- - There is no quicker means of raising a skeptical eye in some circles
than to announce that one believes in both liberty and virtue. Many
people who consider freedom the preeminent political objective perceive
support for virtue to be an implicit call for restrictive new laws.
More than a few advocates of virtue treat
a vigorous defense of liberty like the promotion of vice. This mutual
hostility is evidenced by the growing strains between many economic
libertarians and social conservatives, who once submerged their differences
in the pursuit of common goals.
Yet neither liberty nor virtue is likely
to survive alone. Both freedom and virtue are under serious assault
today. Government takes and spends nearly half of the nation's income.
Regulation further extends the power of the state in virtually every
area of people's lives.
Increasing numbers of important, personal
decisions are ultimately up to some public functionary somewhere.
Virtue, too, seems to be losing ground daily. Evidence of moral decline
is manifest throughout American society.
At this critical time, some supporters of
either liberty or virtue are setting the two against each other, treating
them as frequent antagonists if not permanent opponents. At the very
least, the competing advocates suggest, you cannot maximize both values
but instead have to choose which to promote and which to restrict.
However, it would be a mistake to assume
that one must be sacrificed for the other. Rather, freedom and morality
are complementary. That is, liberty - the right to exercise choice,
free from coercive state regulation - is a necessary precondition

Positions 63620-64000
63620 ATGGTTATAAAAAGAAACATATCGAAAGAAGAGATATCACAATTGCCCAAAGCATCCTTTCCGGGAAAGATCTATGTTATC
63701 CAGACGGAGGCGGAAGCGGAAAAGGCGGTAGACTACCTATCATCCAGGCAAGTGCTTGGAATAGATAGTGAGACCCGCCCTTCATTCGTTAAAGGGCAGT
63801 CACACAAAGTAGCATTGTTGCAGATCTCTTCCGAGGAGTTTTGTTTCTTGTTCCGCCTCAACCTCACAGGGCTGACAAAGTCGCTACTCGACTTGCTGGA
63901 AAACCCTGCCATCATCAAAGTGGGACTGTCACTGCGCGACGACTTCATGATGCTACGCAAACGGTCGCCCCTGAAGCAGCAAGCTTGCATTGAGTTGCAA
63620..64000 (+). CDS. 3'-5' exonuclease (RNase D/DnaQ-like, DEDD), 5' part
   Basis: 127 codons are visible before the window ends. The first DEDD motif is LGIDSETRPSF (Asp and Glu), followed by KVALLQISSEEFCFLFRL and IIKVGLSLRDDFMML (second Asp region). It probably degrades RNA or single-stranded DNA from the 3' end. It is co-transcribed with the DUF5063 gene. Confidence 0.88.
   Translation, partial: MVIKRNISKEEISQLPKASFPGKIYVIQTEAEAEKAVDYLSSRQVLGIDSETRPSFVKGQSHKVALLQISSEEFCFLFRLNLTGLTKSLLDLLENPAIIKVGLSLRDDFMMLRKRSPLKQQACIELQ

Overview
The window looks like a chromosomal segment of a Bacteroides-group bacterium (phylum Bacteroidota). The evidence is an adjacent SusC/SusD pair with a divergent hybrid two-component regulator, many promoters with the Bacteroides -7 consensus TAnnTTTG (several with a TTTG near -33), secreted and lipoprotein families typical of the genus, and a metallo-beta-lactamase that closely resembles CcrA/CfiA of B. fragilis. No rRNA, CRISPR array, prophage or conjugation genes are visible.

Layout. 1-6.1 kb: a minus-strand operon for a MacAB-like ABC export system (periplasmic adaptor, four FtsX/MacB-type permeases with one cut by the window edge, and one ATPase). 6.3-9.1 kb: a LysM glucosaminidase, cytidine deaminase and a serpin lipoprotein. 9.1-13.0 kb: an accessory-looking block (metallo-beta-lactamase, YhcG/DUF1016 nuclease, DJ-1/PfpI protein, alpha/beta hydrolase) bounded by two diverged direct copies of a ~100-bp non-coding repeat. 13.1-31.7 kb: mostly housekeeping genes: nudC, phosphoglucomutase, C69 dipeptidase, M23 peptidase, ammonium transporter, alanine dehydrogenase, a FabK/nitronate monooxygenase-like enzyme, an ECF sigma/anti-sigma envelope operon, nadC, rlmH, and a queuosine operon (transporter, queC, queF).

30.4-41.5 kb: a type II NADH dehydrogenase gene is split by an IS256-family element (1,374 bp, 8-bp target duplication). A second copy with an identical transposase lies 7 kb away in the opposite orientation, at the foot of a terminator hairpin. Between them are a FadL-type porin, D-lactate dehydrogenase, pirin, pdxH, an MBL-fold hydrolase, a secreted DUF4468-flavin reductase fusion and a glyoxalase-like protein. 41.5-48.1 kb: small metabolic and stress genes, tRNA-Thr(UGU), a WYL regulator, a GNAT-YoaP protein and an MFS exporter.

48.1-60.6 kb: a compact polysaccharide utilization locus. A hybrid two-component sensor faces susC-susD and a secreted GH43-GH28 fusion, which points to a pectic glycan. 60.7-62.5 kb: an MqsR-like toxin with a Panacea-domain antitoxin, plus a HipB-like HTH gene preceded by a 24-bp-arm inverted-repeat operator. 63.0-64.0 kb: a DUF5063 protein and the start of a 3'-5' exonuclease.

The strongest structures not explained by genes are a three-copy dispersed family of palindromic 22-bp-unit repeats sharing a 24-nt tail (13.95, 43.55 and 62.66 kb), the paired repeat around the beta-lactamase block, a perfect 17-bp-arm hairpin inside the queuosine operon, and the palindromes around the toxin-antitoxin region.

for virtue. And virtue is ultimately necessary for the survival of
Anyone interested in building a good society
should desire to live in a community that cherishes both values. Common
sense tells any sane person that a society that is both free and virtuous
is the place in which he or she would most want to live."
Virtue cannot exist without freedom, without
the right to make moral choices. Coerced acts of conformity with some
moral norm, however good, do not represent virtue; rather, the compliance
with that moral norm must be voluntary.
Liberty should be seen as the context
of actions and social institutions that facilitate or enable virtue.
There are times, of course, when coercion is absolutely necessary,
as to protect the rights of others by enforcing an interpersonal moral
code governing the relations of one to another. The criminal law is
an obvious example, as is the enforcement of contracts and property
However, virtue reflects a standard of personal
morality. As such, it is an area that lies largely beyond the reach
of state power, which makes the role of private sector institutions,
particularly the church, so much more important. The statist temptation
nevertheless remains strong, and for obvious reasons. America today
does not seem to be a particularly virtuous place.
But then, the natural human condition, certainly
in Christian theology and in historical experience, too, is not one
Government has shown that it is not a particularly
good example of virtue. The state tends to be effective at simple,
blunt tasks, like killing and jailing people.
It has been far less successful at reshaping